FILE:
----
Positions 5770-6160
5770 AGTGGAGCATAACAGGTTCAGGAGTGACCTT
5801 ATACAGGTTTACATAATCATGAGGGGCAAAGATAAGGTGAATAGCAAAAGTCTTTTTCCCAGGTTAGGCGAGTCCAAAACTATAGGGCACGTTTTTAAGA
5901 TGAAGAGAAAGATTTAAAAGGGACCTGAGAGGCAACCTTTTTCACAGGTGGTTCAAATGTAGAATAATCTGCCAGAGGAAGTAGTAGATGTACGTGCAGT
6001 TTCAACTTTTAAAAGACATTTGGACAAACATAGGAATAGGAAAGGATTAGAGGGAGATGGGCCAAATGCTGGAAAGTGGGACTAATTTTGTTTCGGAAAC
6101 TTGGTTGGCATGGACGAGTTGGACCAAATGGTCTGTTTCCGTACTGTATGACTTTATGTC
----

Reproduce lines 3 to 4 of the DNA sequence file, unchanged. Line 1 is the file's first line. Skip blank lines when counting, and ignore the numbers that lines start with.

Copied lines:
5801 ATACAGGTTTACATAATCATGAGGGGCAAAGATAAGGTGAATAGCAAAAGTCTTTTTCCCAGGTTAGGCGAGTCCAAAACTATAGGGCACGTTTTTAAGA
5901 TGAAGAGAAAGATTTAAAAGGGACCTGAGAGGCAACCTTTTTCACAGGTGGTTCAAATGTAGAATAATCTGCCAGAGGAAGTAGTAGATGTACGTGCAGT